January 25, 2017 at 5:20 pm #5847
The Business Case for Guaranteed Incomes
See a background introduction in this article’s parent – The Business Case for Empathy and also Support for the 49%. The Business Case for Guaranteed Incomes is an excerpt from Transition Economics – the Science of Sustainability, by Edward Tilley.
Thinking that the Inequity created naturally by unsustainable capitalistic policy – is somehow preferable or unavoidable – is a Logic Gap. Rich people make $3 million dollars a day for 30 years; so any notion that working harder at three jobs is going to catch you up somehow is not a reasonable expectation.
To determine if Guaranteed Incomes are an affordable option to protect us against inequity and automation job losses, let’s look at the Business Case.
Spoiler alert – we cannot afford to not provide Guaranteed Working incomes.
The stats that I found within GDP (Gross Domestic Production) Reports globally, support that Inequity costs the United States as much as $8 trillion in Exports annually.
These Opportunity Costs are the revenues lost by 160 million U.S. citizens that are unable to contribute to the production of exports (wealth) and other economic spending.
The actual costs of inequity might be much higher than this as well – if I was to add tax evasion losses, incarceration spending (the US has five-times the prisoners that the next G7 has), Military Spending, and the cumulative costs of Terrorism and Policing. I can also add the lost revenue created by the renewable automations that 160 million people cannot create as well.
Eight Trillion dollars annually – is a high price to pay to protect inequity.
Universal Healthcare in the U.S. would cost around $1.7 trillion; Universal DayCare $600 million; Housing Bubble Controls – no cost; Guaranteed Incomes $233 billion. All of these costs are Chump-change when compared to the Opportunity Costs recovered.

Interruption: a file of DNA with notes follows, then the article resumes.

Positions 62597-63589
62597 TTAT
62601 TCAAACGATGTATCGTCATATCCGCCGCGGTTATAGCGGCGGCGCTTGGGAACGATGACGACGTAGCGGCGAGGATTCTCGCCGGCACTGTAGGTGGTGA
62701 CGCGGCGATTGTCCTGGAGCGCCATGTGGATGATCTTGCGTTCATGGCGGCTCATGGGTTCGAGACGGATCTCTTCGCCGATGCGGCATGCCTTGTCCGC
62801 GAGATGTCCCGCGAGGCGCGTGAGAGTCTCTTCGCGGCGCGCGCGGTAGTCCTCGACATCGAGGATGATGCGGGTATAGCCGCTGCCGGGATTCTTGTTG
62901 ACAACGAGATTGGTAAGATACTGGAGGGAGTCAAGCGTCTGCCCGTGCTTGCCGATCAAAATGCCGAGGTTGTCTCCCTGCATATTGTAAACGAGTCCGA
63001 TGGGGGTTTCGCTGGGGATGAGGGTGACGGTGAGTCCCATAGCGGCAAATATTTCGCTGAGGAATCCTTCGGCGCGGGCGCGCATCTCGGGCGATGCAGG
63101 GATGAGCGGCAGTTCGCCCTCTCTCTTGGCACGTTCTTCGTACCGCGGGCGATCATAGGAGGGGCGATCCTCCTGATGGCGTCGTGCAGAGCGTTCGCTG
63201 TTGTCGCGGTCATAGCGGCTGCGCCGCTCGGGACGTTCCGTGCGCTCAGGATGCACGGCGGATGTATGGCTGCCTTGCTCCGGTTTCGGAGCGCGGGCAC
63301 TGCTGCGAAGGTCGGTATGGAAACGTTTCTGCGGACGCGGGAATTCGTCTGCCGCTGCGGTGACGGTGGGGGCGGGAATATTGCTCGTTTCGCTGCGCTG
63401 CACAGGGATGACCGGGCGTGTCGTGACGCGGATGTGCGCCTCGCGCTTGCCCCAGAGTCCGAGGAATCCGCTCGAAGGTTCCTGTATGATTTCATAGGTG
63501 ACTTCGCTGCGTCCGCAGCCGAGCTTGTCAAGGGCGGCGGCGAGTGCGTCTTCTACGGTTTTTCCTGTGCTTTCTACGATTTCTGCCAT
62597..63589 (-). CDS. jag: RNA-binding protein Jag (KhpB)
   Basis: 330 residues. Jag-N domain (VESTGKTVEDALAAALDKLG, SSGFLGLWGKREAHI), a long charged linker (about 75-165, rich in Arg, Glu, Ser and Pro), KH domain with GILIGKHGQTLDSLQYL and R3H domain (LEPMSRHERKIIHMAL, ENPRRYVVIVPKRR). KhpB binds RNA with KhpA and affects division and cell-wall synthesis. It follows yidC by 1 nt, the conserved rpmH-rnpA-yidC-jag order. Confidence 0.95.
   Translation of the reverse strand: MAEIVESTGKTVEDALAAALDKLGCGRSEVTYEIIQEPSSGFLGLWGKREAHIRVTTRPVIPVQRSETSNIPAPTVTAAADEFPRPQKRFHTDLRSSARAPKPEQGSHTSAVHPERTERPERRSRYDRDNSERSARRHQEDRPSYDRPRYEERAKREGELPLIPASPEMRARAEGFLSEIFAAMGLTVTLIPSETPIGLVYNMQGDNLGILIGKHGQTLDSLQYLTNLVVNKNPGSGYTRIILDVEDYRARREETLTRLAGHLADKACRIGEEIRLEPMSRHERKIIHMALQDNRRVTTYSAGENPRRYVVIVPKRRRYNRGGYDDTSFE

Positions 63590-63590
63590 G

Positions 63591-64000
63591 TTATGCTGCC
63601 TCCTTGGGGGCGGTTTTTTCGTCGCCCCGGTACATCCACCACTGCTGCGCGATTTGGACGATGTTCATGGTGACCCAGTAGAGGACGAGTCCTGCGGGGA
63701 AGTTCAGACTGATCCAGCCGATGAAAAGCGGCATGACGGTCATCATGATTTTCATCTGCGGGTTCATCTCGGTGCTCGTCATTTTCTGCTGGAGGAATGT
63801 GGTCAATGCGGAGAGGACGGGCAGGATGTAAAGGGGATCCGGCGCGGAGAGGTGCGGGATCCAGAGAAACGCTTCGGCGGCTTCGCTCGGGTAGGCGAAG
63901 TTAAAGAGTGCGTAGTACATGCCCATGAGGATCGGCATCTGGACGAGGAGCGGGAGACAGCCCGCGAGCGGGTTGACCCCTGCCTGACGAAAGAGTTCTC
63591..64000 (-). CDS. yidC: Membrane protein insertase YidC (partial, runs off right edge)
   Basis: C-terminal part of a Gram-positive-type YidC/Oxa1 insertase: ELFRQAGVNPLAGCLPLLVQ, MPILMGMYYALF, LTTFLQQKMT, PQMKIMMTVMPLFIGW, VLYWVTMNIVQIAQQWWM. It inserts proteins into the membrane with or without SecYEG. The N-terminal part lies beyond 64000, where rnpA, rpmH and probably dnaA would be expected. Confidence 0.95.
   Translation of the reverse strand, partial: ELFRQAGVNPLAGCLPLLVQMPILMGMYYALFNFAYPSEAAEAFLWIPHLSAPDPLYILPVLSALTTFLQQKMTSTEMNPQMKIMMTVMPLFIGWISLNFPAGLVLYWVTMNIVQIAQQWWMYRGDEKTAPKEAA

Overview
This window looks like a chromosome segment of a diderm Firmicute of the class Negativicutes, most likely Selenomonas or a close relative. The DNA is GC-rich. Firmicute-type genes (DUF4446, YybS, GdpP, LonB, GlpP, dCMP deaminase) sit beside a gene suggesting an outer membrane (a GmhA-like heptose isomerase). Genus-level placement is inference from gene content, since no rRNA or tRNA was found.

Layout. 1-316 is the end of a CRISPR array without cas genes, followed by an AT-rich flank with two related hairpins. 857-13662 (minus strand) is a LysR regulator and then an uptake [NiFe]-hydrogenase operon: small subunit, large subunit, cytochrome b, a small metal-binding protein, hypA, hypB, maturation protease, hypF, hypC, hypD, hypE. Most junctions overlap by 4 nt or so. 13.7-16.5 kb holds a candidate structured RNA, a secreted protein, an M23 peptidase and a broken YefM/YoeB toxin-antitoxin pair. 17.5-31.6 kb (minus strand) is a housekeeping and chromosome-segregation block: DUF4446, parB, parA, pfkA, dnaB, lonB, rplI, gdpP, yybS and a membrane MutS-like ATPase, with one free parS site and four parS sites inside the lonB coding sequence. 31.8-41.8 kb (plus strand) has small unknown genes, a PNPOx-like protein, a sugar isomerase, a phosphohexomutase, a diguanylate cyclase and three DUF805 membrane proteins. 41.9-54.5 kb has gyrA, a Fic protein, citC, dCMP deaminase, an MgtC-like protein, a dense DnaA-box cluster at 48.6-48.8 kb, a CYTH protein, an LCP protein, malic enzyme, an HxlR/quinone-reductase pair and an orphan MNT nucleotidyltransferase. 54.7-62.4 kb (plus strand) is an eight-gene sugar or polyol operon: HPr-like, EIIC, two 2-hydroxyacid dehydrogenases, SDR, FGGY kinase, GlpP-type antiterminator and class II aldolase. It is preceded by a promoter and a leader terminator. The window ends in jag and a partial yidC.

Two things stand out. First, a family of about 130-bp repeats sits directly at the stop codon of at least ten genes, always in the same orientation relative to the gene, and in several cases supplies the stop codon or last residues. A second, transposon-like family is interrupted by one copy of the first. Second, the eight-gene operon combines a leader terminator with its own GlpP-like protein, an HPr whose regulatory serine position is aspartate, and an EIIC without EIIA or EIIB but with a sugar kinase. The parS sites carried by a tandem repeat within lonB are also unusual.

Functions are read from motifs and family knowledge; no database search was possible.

$8 trillion dollars is the payback for having a little Empathy at the polls and voting to afford a minimum reverse-tax or guaranteed working income.
And this is as true in the U.S., as it is in the U.K., Canada, Australia and others. Let’s take a closer look.
According to a Transition Economics Maturity Model (TE-Mature) study, 72% of all 160 countries measured are in a Collapse Trending today. Of the countries that exercised TE-Mature Policy, just 5% to 10% are in a Collapse Trending globally.
Here are two charts that summarize Export Revenues for a handful of example countries:
HDI – is the U.N.’s less-than-perfect Human Development Index; I say less-than-perfect because 45% of Hong Kong’s residents live in 8×8 apartments without a window – and still the country gets a very-high HDI scoring. Wealth Distribution is considered little in this calculation.
Export Quality – on this chart, is an assessment of GDP Export quality; high-profit specialty-goods are higher quality than raw resources. The diversity of exports and the per-unit profitability are important measures. For example, selling your mining resources at pennies a tonne, are low-quality exports that put a your country at much risk of commodity market fluctuation; far better to sell and ship manufactured pharmaceuticals, or engineered tunnelling and automation equipment, at $1000 per box.
Compare the Exports-per-Capita of your Country to understand how much export that your country is failing to earn every year when it fails to engage every citizen in creating export commerce (aka New Wealth).
Opportunity Cost – is a term used to explain the export incomes that are not realized. In the chart above, Opportunity Cost describes the export revenues lost because citizens are not generating as much Export per-Capita as Dutch Citizens.
Exports & Export Per Capita – taken from Wikipedia – https://en.wikipedia.org/wiki/List_of_countries_by_exports_per_capita
The Policies that enable the success of The Netherlands’ Exports, are some of the strongest economic controls in the world. The Dutch Government’s controls protect spending power, local employment & engineering, housing, and foreign investment and business ownership. The Dutch have an open-market with a laser focus on Export (Wealth)-per-Capita creation.
In the Netherlands, education at all levels is free, daycare, healthcare, guaranteed incomes and even retirements are all paid for through a graduated tax structure that permits all citizens to participate in businesses and other commercial work.
Taxes are “higher” here than in G7 countries presently, but these differences can be considered tax-equivalent and revenue-neutral in that they cover needed healthcare, retirements, and other costs of living that G7 countries call “personal spending” and not “taxes”. An apples-to-apples comparison of Cost of Living shows that they pay a total lower Cost of Living than other nations with a higher quality of life as well.
The Affirmation – Social Collapse is a Bad Thing
What does Social Collapse from a lack of responsible government controls look like?
- Inequity increases, salaries drop below minimum living wages to slave-wages, and people no longer have spending power with their incomes